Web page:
Fantastic Plastic

  • Visit North Central

“Just one word: Plastics.”

That iconic line from the 1967 movie The Graduate struck many audiences as wildly funny … but the advice proved to be prophetic — especially here in Johnny Appleseed Country. Leominster, with its scores of plastics-related companies, gained a reputation as the plastics capital of the world.

It’s been said that many of the household and technology items we take for granted today simply wouldn’t exist without the advent of the lightweight, easily molded, sturdy material.

And while the heyday of major plastics employers has faded, the industry is still firmly rooted here — not just in Leominster, but throughout the region, serving niches from medical devices to fashion.

jaleo for web

So a celebration of that material came as a natural to the curators at the Fitchburg Art Museum. “Plastics Imagination,” featuring 10 contemporary artists, is designed to do just that: celebrate the industry that is so integrated into our society at large and the livelihoods of local residents.

The exhibition, which will fill the upstairs galleries of the museum from September 25 through January 15, encompasses works in three basic categories, says museum director Nick Capasso.  The first is plastics as a raw material — foam, urethane, Plexiglas — used to create works that could not be created with other materials.

And then there are works created from plastic consumer materials, like plastic fencing and zip-ties.

Coming full circle, there are “post-consumer” creations — works that artists have crafted from, as Capasso puts it, “plastic junk” like discarded and outgrown toys.

Super Stuff

Plastic, he notes, has many characteristics that make it fantastically unique. The multi-purpose material can be luminous, colorful, lightweight, strong, durable, practical, playful, affordable, and aerodynamic. It can conjure associations with industrial accomplishment, foment feelings of nostalgia, and trigger very real fears about consumption and waste.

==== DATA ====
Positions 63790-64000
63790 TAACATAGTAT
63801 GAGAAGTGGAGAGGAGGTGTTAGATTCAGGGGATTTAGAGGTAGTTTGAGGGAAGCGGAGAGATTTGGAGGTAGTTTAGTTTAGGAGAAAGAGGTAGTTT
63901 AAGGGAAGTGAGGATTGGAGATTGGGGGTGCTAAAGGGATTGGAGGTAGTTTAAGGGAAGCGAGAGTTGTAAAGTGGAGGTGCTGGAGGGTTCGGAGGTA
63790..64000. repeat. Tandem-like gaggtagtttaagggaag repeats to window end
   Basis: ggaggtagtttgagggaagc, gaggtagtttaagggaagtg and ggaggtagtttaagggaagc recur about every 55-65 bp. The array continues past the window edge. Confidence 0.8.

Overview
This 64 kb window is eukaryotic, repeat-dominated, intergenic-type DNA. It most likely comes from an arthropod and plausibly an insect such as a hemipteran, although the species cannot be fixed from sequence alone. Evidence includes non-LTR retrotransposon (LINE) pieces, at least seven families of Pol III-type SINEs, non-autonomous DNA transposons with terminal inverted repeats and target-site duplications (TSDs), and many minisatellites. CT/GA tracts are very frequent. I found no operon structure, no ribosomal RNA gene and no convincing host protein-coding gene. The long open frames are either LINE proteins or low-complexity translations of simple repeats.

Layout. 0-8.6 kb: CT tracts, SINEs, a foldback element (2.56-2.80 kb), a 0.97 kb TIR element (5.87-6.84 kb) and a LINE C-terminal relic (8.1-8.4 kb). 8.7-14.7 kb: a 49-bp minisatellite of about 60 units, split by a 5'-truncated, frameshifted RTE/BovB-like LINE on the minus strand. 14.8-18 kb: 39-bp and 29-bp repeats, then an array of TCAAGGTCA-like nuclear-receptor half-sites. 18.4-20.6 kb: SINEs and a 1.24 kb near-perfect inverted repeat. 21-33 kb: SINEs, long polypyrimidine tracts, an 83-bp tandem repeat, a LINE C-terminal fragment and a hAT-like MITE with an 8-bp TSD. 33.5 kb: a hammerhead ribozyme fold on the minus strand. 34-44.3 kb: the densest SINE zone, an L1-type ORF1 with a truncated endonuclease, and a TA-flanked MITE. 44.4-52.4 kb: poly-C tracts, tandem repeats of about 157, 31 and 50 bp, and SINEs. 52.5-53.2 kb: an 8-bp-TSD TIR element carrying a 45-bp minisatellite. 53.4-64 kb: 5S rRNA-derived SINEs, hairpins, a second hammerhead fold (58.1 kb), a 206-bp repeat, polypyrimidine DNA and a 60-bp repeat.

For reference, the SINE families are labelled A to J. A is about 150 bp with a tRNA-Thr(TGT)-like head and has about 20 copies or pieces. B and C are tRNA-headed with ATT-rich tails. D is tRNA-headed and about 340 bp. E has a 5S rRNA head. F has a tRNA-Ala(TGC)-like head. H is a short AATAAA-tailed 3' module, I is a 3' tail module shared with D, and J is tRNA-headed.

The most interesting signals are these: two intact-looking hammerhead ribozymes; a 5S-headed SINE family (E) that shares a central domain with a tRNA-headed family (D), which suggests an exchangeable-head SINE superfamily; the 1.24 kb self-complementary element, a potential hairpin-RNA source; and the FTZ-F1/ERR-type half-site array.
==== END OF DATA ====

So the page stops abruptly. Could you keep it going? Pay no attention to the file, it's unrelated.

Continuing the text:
Plastic Imagination explores the work of 10 contemporary New England artists who create extraordinary things with all kinds of plastics — finding inspiration in the fillers, films and moldable plastics made popular throughout the last century. Some shave, sand, sculpt, and paint different densities of foam. Some play up the translucent or opaque qualities of Plexi or Fiberglass, and some recycle plastic toys, treasures, and trash. Some present readily accessible, everyday plastics as strictly formal studies, while others crave the layers of meaning (social, political, cultural, environmental, and economic) that result from a focus on this ubiquitous and arguably indispensable material.

fucigna-negative-drip-blue green

Back to the Future

In developing the exhibition of works by contemporary artists, the museum has not forgotten one of the best-known plastic sculptures of our time: the pink flamingo. Love them or hate them, you’ve seen these iconic birds everywhere. But did you know they were created right here in Leominster, by plastics product designer Don Featherstone? And did you know they’re still being made in Fitchburg? And sold at the Johnny Appleseed Visitors Center?

“The pink flamingo,” Capasso notes, “is part of pop culture.” So don’t be surprised if you see a whole flock of them in the museum courtyard — and other locations throughout the region — during the run of the Plastics Imagination exhibition.

The plastics show is the first of several local industry-related exhibitions the museum has in store. Upcoming shows in the series will also focus on industries that put local communities on the map: Furniture and paper.

Stay tuned. And think plastics.